KnightBlog

The blog of the John S. and James L. Knight Foundation

Arts
Feb 07, 2016

In the studio with choreographer Mythili Kumar, SVCreates’ 2015 Legacy Laureate

Posted by Margot Helm

Margot Helm is the grants and database administrator at SVCreates, a Knight Arts grantee.

It’s a Monday night in Saratoga, Calif., and I’m sitting in a multi-purpose room at the local middle school, surrounded by students of the Abhinaya Dance Company of San José. Dozens of girls from 6 to 16 years old are practicing together in small groups. On my side of the gym, the youngest students are learning a new step while sneaking glances at the older girls, who are working on a challenging sequence of moves. The littlest ones giggle and give me pointers as I struggle to stand in a simple “aramandi” stance with them, my skirt and legs refusing to cooperate. On all of their faces, I can see a mixture of emotions as they practice–focus and concentration, sometimes confusion, always mixed with laughter and joy. This group of hard-working young women is Mythili Kumar’s dream, made reality.


The Abhinaya Dance Company of San José.

Artistic Director Mythili Kumar established the Abhinaya Dance Company of San Jose in 1980, to present professional-quality, innovative performances of South Indian classical dance in the Bay Area. Recently celebrating a remarkable 35 years of performance and instruction, Kumar has directed Abhinaya’s growth into a regionally and nationally recognized dance program. Her name is synonymous with expressive dance performances and choreography that explores traditional and contemporary themes, and her work has garnered several prestigious awards over the years, including fellowships from the National Endowment for the Arts and a Sustained Achievement Award from the Bay Area Isadora Duncan Dance Award committee. But at the end of the day, Kumar returns to the heart and foundation of her work: her students.

Kumar learned to dance a variety of classical Indian dance forms when she was growing up in India, and performed extensively throughout her home country before arriving in the U.S. in 1978. She is best known for her performance of “Bharatanatyam,” a style passed down by temple dancers who used its elaborate gestural language–called “abhinaya”–to reenact Hindu epics. As families in the Bay Area began to hear about her expertise, they begged her to teach their children this cultural tradition. “It seemed like the best way to keep up my dancing, and my tradition was to start teaching,” Kumar explains.

Mirroring her own studies, Kumar’s students focus on the “Bharatanatyam” style of dance, to give them a solid foundation that will allow them to grow and explore the other classical dance forms. She has nurtured some 1,600 Indian-American girls over the years, training a generation of exceptional dancers. More than 100 of these young women have completed years of training and graduated with an “arangetram,” a public 2.5-hour solo debut recital.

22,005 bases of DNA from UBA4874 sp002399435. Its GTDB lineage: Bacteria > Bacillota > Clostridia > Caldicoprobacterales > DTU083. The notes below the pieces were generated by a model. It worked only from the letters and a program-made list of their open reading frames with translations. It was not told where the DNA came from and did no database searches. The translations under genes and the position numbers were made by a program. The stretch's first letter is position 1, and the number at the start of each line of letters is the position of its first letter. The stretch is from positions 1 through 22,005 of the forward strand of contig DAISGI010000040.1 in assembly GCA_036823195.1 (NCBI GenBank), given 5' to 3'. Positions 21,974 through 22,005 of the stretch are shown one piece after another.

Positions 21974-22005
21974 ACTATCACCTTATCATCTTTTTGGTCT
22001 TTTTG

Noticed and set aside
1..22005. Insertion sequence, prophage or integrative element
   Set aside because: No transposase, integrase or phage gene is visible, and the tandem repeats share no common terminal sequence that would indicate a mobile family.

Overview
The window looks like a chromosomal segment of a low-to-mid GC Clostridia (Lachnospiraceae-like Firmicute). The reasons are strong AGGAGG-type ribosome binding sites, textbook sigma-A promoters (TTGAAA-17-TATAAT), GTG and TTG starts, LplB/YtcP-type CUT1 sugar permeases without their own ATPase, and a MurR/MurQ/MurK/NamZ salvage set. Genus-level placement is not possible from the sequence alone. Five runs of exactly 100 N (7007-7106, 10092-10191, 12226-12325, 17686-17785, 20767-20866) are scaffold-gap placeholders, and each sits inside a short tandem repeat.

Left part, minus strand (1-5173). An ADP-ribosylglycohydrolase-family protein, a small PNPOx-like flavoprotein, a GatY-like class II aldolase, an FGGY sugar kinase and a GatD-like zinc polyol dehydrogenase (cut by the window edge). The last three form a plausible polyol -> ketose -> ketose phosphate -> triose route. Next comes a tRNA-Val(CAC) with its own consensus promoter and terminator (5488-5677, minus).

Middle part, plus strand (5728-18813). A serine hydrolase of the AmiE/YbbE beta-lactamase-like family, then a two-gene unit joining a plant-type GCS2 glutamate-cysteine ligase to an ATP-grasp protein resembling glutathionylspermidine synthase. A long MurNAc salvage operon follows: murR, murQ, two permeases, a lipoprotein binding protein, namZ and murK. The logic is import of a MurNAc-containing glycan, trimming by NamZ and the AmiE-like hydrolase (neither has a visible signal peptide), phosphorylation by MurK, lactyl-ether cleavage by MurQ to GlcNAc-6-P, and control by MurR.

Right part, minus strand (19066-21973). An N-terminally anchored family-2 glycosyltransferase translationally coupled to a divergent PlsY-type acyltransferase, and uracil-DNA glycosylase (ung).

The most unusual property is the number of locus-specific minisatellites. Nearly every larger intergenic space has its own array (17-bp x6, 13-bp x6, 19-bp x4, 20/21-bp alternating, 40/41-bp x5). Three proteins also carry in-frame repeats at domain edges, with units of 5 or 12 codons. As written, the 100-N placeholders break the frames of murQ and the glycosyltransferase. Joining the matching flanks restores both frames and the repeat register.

Tonight, the youngest students are learning from Abhinaya graduates Krishna and Ananya, both 16, who made their debuts in the past two years. They explain that Kumar expects each dancer to stay with the company for a minimum of one year after their debut, to assist in teaching younger students and perform with the troupe, though many stay longer. Through this commitment, they learn to reinvest their time in the community, solidify their knowledge and skills as performers and instructors, and help carry the tradition forward for the next generation. Kumar’s own daughters, Rasika and Malavika, embody this legacy: Malavika, an attorney, is renowned for her skill in leading the orchestra as “nattuvanar,” and Rasika, a software engineer at Google, has continued her dance training under several renowned instructors in India and has become a prominent choreographer in her own right.

Kumar’s commitment to sharing this cultural dance form resonates here in Silicon Valley, where a booming technology industry draws families from India and around the world, many of whom want to give their children exposure to experiences beyond academics and pop culture. In 2015, SVCreates and Knight awarded Kumar a Legacy Laureate award, recognizing her 35 years of artistic achievement and service to the community.

“In 1994 [when she won a choreography fellowship from Arts Council Silicon Valley], it meant that my work and choreography were recognized. To receive the 2015 Legacy award…this recognition means a lot,” Kumar said.

Kumar continues to look for ways that her work can serve new audiences and future generations. Her two current dream projects are to launch an online curriculum in Indian classical dance for teachers worldwide to utilize, and to publish a book that gathers and translates her research from past choreographic works. The Indian classical dance community is already growing under her influence here in the Bay Area–Abhinaya was one of more than 20 dance companies that performed at Natya Mela for Chennai, a recent fundraiser organized to support flood relief in the Indian coastal city of Chennai.

After their class, I asked the girls (and one young boy, who was determined to learn to dance like his big sister!) whether they would encourage their children to learn to dance. The youngest answered with a resounding “Yes!” while the older ones paused before saying, “Yes, but only if they were truly interested.” Based on what I saw during my visit, it’s my guess that Abhinaya Dance Company and Silicon Valley will have no shortage of eager students and skilled instructors for many years to come.

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